The vote is a milestone in Afghanistan's road to recovery after a quarter-century of war capped by five years of harsh rule by the Taliban Islamic fundamentalist militia, who were ousted by US-led forces three years ago for harbouring Osama bin Laden after the Sept. 11 terror attacks.
The ballot is also a test for US President George W. Bush, who will take his controversial foreign policy to the polls in under a month.
US officials have hailed the vote as a fulfilment of US promises of democracy, as they prepare for polls in Iraq in January.
Afghan President Hamid Karzai
Karzai (photo), who cast his vote under tight security in Kabul, said he was aware of the ink problem and was taking it seriously.
"This is very important for our election....The important point is that all Afghans around Afghanistan are taking part in the elections," he said.
Karzai, chosen as interim leader by a council of tribal leaders in June 2002, only managed one campaign rally. His first attempt at rallying the people was aborted by an assassination attempt.
The urbane 46-year-old is running against 17 other candidates, including one woman, a French-speaking poet and two warlords.
Chief rival Qanooni is the favourite of the powerful anti-Taliban ethnic Tajik clique from the northern Panjshir Valley.
With few policies in the campaign, most Afghans were expected to vote along ethnic lines, giving Karzai a strong chance as he hails from the southern Pashtun majority, shared by the former Taliban rulers.
Tajiks, Uzbeks, Hazaras and Baluchis make up the rest of the mosaic of Afghanistan's tribes.
Fears of voter intimidation
Fears were high ahead of the poll that warlords, who still wield power through their private armies, would intimidate voters.
An Afghan army member stands guard inside the main mosque in Herat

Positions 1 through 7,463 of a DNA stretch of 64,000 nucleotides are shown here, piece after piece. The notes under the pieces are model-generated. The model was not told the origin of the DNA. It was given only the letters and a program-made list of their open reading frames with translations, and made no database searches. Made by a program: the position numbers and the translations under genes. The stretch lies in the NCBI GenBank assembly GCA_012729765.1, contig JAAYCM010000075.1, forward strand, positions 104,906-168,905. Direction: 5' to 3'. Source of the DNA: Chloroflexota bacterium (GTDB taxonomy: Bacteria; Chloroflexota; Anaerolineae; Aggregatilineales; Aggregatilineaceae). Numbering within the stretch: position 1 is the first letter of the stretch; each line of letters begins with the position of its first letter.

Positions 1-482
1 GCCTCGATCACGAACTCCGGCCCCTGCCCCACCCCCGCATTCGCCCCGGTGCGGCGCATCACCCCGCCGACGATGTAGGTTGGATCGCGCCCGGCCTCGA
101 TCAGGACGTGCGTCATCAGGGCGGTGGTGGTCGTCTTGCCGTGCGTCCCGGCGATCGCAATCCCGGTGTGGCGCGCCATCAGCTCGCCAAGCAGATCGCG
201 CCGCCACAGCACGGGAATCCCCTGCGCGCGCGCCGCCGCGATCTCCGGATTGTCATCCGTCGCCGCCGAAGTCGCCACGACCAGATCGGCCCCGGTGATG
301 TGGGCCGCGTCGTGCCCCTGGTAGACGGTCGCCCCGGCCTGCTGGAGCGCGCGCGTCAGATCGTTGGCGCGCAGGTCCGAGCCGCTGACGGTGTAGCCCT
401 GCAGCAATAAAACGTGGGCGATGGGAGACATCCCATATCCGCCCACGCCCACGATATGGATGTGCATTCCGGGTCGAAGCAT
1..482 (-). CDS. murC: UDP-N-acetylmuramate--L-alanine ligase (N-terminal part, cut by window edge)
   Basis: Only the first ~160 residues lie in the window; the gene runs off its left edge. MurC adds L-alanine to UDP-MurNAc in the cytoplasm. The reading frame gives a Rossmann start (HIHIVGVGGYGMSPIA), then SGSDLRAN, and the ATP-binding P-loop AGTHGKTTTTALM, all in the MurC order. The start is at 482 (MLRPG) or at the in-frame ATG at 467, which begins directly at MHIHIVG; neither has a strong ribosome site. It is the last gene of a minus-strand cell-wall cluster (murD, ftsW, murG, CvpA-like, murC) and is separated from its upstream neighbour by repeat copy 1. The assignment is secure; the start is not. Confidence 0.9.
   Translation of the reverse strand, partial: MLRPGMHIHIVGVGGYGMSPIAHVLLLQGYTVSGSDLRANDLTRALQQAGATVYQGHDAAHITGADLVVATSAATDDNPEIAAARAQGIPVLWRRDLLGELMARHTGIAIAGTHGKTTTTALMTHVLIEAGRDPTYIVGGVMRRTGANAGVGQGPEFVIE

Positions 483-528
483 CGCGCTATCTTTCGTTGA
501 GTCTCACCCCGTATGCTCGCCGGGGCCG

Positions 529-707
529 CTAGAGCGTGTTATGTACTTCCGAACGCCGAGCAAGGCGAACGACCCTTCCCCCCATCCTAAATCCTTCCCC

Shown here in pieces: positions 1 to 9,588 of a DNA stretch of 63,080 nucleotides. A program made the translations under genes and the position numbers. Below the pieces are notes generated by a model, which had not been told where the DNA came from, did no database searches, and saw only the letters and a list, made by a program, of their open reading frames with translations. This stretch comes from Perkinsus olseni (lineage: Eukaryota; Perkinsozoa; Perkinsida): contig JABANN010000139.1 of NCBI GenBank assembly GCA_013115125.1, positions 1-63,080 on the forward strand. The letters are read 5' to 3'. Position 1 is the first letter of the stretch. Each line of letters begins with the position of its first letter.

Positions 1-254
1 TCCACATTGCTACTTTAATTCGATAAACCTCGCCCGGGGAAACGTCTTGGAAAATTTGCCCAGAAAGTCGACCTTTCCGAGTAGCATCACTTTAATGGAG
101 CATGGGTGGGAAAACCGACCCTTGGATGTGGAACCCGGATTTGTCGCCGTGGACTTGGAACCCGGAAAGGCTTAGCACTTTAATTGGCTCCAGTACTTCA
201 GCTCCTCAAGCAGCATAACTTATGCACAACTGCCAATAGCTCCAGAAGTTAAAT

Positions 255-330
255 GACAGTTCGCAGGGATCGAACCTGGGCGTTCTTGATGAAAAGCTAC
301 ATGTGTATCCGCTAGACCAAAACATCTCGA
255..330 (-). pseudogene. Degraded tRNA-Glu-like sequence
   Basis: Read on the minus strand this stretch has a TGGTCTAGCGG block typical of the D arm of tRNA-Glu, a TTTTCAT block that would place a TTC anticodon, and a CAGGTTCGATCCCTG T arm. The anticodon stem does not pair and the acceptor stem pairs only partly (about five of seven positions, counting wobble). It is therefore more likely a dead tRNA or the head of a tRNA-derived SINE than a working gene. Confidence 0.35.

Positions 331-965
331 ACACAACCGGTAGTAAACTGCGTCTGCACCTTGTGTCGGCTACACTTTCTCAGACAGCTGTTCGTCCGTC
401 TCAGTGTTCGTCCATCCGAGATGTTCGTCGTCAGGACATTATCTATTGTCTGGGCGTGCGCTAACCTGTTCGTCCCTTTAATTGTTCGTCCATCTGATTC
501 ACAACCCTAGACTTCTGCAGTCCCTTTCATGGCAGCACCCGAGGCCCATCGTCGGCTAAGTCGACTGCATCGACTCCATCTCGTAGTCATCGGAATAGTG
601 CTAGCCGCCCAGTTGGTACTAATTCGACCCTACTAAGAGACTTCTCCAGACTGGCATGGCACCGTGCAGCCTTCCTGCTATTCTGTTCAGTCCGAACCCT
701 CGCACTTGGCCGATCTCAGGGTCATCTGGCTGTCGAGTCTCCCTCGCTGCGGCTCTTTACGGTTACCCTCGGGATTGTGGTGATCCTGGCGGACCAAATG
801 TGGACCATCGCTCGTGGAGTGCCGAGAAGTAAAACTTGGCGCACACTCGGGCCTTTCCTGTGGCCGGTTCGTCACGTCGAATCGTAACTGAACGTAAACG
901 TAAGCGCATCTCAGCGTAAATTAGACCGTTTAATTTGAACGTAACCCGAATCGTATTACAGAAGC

The still-undersized Afghan army and police force are inadequate to guard all 5,000 polling booths so militiamen from warlords' private armies have been deployed in many areas.
Backing up the local security forces 27,000 foreign troops from a US-led coalition and NATO, to protect the 10.5 million registered voters.
Only 230 international monitors are braving threats of Taliban violence, which has claimed 12 electoral workers' lives since May.
Almost 4,000 local observers are assisting.
"This is the most important day in the history of Afghanistan. Today we have the golden chance to vote that we have been waiting for for so long," Haji Abdul Salaam, 55, said in the conservative southern city Kandahar.
In the western city of Herat, roughly equal queues of men and women waited to cast their ballots at the Takiy school.
"I was so happy I did not sleep," said Gholam Rezah, 55.
The country was reported to be largely peaceful except for a firefight between US-led troops and militants south of Kabul in which three coalition troops were wounded, Major Scott Nelson of the US-led coalition told AFP. Some 350 kilograms of explosives were seized as they were being smuggled over the border from Afghanistan, Nelson said.